In Her Words
Don’t Kill the Messenger
Finding humanity and getting knocked down by life
-Melina Gerosa Bellows
Lunch hour, Washington D.C., one block from the White House. I’m crossing the street and chatting on my cell, when I spot a bike messenger barreling straight toward me. Nah, I think.
The next thing I know, I’m knocked out of my shoes and land like a yard sale in the middle of the intersection. Strangers rush to my aid, pulling me to my feet and retrieving my far-flung belongings.
“Are you OK?” several Good Samaritans stop to ask me.
Miraculously, I’m not only OK, but my long, winter-white, wool coat, (a reckless, defiant purchase in the face of two preschoolers with chronically sticky hands), isn’t even dirty. I stand on the corner stunned.
By this time a crowd has formed.
“Did you see what happened?” a young professional asks me.
“Yeah, I got hit by a biker,” I say.
He starts to say something, but I wander past him to see the whereabouts of my assailant.
That’s when I see a motionless, black-clad body lying in the middle of busy 16th Street. Several people have surrounded him, diverting the oncoming traffic and calling 911 for help.
He isn’t wearing a helmet, just one of those ski hats that covers the face, and an ipod, which is now dangling beside him on the street. My eyes zero in on his gloved hand. No one is holding it, I think.
Immediately I’m drawn to his side, where I sit down next to him. His entire body is shaking. He’s stuttering so much that he’s difficult to understand. I put my handbag under his head and ask his name.
“G-g-g-george,” he says. “George Brown.”
“George, I’m just going to take off your hat, so you can breathe a little easier,” I say. “Just relax. Help is on the way.”
Did I see this on Law and Order, I wonder?
His cornrows are uneven and messy; you can tell he doesn’t care about his appearance. I am inches from his face, and can smell stale tobacco on his breath.
A businessman takes off his coat and drapes it on top of George. I remove his glove and take his leathered palm in my own.
Within minutes, the fire truck, ambulance and police arrive. The crowd of rubberneckers disseminates to Potbellies, Citibank and the other pressing destinations of the noon hour. For some reason, though, I cannot leave.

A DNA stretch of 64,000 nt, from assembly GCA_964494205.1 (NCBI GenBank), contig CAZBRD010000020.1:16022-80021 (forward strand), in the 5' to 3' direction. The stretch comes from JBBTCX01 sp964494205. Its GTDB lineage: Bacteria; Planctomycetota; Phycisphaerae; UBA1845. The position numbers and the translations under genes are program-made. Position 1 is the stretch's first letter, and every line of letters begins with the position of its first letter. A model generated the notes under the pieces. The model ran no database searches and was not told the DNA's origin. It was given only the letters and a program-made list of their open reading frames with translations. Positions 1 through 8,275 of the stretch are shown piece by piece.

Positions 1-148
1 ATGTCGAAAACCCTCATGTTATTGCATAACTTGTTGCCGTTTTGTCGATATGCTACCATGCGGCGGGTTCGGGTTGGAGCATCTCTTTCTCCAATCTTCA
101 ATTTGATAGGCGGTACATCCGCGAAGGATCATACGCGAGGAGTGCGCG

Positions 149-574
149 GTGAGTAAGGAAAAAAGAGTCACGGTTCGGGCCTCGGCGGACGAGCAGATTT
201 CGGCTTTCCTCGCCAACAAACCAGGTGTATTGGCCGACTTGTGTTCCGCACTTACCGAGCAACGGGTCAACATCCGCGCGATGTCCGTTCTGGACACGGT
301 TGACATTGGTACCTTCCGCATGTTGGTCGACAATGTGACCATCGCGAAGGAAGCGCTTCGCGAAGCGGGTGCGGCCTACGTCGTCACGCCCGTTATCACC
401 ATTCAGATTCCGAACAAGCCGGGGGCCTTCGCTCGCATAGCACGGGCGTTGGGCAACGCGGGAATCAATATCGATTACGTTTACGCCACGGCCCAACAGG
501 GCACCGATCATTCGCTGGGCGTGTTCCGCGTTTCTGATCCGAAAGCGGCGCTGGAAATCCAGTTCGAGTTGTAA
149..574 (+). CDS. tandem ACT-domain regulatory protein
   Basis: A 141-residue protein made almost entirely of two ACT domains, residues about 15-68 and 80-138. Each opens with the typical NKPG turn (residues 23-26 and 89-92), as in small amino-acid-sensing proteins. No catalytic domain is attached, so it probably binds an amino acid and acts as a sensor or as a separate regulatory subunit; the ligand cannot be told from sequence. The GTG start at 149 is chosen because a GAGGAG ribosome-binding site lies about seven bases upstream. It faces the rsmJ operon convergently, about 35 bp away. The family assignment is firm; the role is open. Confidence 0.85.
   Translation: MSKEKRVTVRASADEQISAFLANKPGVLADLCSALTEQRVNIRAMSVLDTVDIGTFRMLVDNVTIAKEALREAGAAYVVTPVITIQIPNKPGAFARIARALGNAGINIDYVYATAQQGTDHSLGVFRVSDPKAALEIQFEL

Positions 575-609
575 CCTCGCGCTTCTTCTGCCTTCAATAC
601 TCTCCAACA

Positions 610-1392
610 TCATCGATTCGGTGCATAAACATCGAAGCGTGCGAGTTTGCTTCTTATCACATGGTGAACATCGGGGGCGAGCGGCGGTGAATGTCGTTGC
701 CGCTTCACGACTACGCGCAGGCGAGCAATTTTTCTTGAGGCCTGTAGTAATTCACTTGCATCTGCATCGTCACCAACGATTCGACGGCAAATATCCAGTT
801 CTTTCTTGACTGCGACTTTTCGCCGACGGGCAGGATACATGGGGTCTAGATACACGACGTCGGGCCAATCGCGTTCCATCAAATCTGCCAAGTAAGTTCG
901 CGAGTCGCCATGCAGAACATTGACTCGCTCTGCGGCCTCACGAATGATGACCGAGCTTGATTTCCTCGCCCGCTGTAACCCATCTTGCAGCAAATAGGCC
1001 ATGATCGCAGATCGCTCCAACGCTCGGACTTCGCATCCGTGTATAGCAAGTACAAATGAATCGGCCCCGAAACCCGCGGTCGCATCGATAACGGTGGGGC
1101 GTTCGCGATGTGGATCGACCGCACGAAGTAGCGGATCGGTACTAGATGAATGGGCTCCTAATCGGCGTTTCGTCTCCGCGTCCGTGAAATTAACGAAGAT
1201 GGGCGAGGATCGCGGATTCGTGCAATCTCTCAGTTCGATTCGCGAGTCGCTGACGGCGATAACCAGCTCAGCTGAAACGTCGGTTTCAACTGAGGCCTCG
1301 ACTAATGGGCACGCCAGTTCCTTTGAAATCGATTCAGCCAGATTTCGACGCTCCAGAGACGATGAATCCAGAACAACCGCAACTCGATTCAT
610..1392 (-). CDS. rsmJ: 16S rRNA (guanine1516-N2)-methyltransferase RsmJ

The paramedics are doing their thing, putting George’s neck in a collar, strapping him to a board, asking him questions about his health.
“What happened?” a policeman asks me and starts filling out a report.
I explain how the walk sign was blinking, and I was halfway through the crosswalk when the biker and I collided.
I had already heard George’s version, that he had swerved to avoid being hit by a car. But no cars were moving; they were all stopped at the red light. So that was a lie.
The thought occurs to me, was George … faking? Was he trying to get out of big, fat trouble by pretending he was hurt when he wasn’t? I remind myself of his shaking. This reassures me, as if I’d rather George be injured than dishonest.
I ask the cop what we should do about his bike.
“I guess I’ll take it,” says the cop who took the report.
“N-n-n-no,” said George, looking at me imploringly. “C-c-can you lock it up for me?”
I find the keys in his bag, and I do as he says. It’s one of those super light racing bikes, I notice. George asks me to use his walkie-talkies to notify the dispatchers at his jobs and to call his wife, Daniela.
“She’s going to be so pissed at me,” he says.
As they load George into the ambulance, the cops tell me that according to the paramedics, his injuries seem minor. He’s going to be fine.
But still, I can’t let go. I knock on the ambulance door, and the paramedic lets me in.
“George,” I say, leaning close to him, “I’m OK They say that you are going to be OK, too. So don’t worry. Everything is going to be alright.”
George closes his eyes and turns away from me. I think I hear him mumble “sorry,” but I can’t be sure. Strangely, I lose my words and can’t respond.
I walk back to my office wondering about my reaction to the whole event. Is that what I was after, an apology? Some sort of closure? Where was my anger? Hiding as usual. Or worse. It mutated into some strange guilt. I, after all, am clearly the lucky one, in every way.
Or perhaps my reaction was simply the nurture gene run amuck, the occupational hazard of being a working mother with no diapers to change or boo boos to kiss all day long.
“Sounds like Stockholm syndrome,” says my friend Addison, referring to the condition when hostages become attached to their captors.
Trauma can bind one person to another in weird ways. Remember how Christie Brinkley married that creep Ricky Taubman after the heli-skiing accident that nearly killed them both?
My estranged husband has a more benevolent perspective. “Maybe it felt good to be kind,” he suggests. “It was a peek into humanity. His and yours.”
It’s a good point. I’ve never been so physically intimate with anyone like George. Our paths would have never crossed except for in this violent twist of fate. And the coat thing is weird. I must have sat on the grimy, dirty, oily street for 20 minutes, yet the white wool remained pristine. Like I was protected in some way.
The truth is this, the collision actually felt like a relief. It really did happen. I did get knocked down by life.
While I walk around smiling, functioning, working, inside I feel like a bag of broken glass. My marriage of nine years is ending. For this one brief encounter, however, my outer reality appropriately reflects my painful inner landscape. I don’t have to pretend.
Two days later, I go to the scene of the crime and check on George’s bike. It’s gone.
Melina Gerosa Bellows is a best-selling author and a leading magazine editor. She is a new columnist-blogger for BettyConfidential.com.